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Would you like to speed up the transformation process in your company by fast-forwarding the change using disruption and out-of-the-box thinking as the ultimate goal for 2017? Or perhaps pursue the end-to-end process, through programmatic advertising, with first, second and third party data, with marketing automation and immersive marketing, to achieve customer centricity? And are you also convinced that virtual reality and live content are the next big things?
Yes, I‘m exaggerating, of course. It isn’t that bad, fortunately. But anyone who has to deal with digital topics knows that they abound with specialist jargon. And that is not at all bad. We only have a problem if we can’t guarantee a common understanding of these terms – if everyone understands something, but not necessarily the same thing. And from time to time you can’t help feeling that some people also like to hide behind technology, abbreviations and abstract technical terms, in order to hide their own ignorance of the details.
Take a term like ‘digital transformation’. Do you as a businessperson think that digital transformation is important? Of course it is. And now ask your employees and colleagues what they mean by this term: The answers will surprise you. From an app for the canteen plan to crowd-based product development, they could cover just about anything. If there is no common understanding here it will be difficult or impossible for everyone to be on the same page. But how can they be, if no-one knows what is to be changed by this digital transformation? On top of that, a recent study has found that just a third of German companies feel well prepared or very well prepared for the digital revolution. Those who play Buzzword Bingo at this stage risk having this process fail for their company. Not because employees and service providers are fundamentally reluctant, but because announcing changes generates feelings of uncertainty, fear and the feeling of a lack of competency in established company structures. Abstract, difficult to understand language, suggesting great complexity, can cause additional resistance among the employees. But these are the most important supporters – or to put it in buzzword-speak, the ‘enablers’. So the ultimate maxim for decision-makers must be: Make things understandable and create a common understanding of what you mean by certain terms.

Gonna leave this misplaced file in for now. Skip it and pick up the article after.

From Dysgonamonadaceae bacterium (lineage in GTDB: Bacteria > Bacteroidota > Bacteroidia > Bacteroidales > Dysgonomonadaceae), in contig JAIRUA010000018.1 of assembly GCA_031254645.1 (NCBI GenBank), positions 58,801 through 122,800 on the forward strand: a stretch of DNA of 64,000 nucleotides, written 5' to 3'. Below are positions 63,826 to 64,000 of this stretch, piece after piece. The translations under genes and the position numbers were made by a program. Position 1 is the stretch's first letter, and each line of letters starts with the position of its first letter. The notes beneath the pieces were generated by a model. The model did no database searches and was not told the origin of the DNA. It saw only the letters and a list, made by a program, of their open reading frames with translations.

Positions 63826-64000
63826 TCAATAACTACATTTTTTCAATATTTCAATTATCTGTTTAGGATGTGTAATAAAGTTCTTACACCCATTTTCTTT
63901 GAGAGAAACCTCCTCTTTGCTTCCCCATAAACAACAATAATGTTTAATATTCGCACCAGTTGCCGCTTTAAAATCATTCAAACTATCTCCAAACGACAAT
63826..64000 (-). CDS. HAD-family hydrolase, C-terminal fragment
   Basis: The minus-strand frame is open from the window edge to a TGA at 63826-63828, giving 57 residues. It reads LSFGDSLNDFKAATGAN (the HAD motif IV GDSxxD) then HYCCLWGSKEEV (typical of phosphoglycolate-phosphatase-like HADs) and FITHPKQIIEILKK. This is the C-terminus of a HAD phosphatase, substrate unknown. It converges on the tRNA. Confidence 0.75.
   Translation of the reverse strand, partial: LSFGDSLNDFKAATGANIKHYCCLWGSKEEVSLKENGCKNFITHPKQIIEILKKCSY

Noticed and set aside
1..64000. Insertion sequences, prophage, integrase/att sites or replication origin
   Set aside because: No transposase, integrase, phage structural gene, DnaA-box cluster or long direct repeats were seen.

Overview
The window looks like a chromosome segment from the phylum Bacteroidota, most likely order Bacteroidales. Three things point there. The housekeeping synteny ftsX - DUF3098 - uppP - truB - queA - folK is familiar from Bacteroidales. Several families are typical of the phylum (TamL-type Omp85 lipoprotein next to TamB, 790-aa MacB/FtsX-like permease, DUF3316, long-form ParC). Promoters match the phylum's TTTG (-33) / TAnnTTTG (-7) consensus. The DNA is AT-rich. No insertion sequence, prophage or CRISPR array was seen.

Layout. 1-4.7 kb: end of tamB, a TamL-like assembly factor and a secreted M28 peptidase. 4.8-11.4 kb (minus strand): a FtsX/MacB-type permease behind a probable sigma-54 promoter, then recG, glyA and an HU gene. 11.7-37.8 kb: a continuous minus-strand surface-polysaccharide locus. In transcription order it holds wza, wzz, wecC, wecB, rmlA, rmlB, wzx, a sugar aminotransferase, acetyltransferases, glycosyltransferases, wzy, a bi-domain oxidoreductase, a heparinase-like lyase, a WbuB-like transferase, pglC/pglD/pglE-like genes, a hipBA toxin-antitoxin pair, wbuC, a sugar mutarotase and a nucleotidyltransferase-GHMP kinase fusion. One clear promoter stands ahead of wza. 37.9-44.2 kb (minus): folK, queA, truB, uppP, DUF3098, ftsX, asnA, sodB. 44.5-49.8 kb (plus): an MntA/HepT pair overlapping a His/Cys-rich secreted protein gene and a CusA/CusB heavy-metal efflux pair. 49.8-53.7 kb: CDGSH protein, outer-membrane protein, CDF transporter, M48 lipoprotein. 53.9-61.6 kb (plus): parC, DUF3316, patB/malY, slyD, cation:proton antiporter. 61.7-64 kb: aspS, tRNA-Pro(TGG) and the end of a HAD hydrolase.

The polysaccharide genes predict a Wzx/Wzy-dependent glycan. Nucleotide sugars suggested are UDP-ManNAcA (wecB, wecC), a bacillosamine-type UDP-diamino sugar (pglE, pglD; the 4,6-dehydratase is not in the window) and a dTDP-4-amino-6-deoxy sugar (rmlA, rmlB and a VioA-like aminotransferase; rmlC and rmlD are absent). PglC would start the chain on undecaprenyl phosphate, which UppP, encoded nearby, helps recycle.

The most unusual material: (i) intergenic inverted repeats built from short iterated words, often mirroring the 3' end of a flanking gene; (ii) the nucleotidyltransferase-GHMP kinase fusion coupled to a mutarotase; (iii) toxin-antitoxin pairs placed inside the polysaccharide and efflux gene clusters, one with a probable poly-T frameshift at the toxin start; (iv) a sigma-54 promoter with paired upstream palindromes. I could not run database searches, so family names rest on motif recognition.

Another example? You make the fundamental decision for your company that ‘customer centricity’ will be part of your future strategy. So you want to ‘focus on the customer’ in future. This may be particularly important because your company has collected a large amount of customer data at the different contact points where customers engage with the company and its products (‘touch points’). You already have various databases, where customer information has gathered over time, but they are rarely compatible and cannot be ‘matched up’ with each other easily. If all the departments involved, such as the IT, marketing and sales departments, define customer centricity separately, they will all suggest quite different approaches with very disparate requirements. You could, of course, buy a software solution as an all-in-one solution because a strategy consultant has promised you double-digit savings. It would be more sensible, however, to allow all departments involved to exchange ideas – perhaps even moderated by an external, software-independent consultant – on how the goal of absolute customer orientation should be achieved in individual steps: what content, at which points of contact, how often, etc. And only then should they make subsequent decisions on structures, responsibilities, budgets, and maybe software as well.
In our experience, common understanding is achieved best when things become tangible for all concerned – and ‘tangible’ is also to be understood in the literal sense. Take for example a workshop where you can test new technologies and try them out yourself. Or you can talk to start-ups in your own industry, getting to know them from the inside, or ask experts from other sectors who have mastered certain aspects of the digital transformation in their company. And don‘t worry, you won’t have to book a trip to Silicon Valley! You can also gather such insights in a metropolis of your choice. You probably won’t draw up a total transformation strategy for your company after one such workshop. But in the best-case scenario, you will have jointly identified the most important fields of action for such a strategy, and established a common vocabulary.
It is just as important to find a common basis of understanding with your service providers. Don’t hesitate to ask what is meant by a certain term and what is behind it, along the lines of: “There is no such thing as a stupid question.” If you also encourage your service providers to do the same, you can greatly simplify and speed up the exchange of knowledge, allowing yourself and your counterparts an optimal learning curve and thus creating a good basis for efficient communication and co-operation.
Once you have achieved this, the practical implementation in your company will be many times faster. And then even buzzwords are no longer a problem. After all, everyone will then be reading from the same page.
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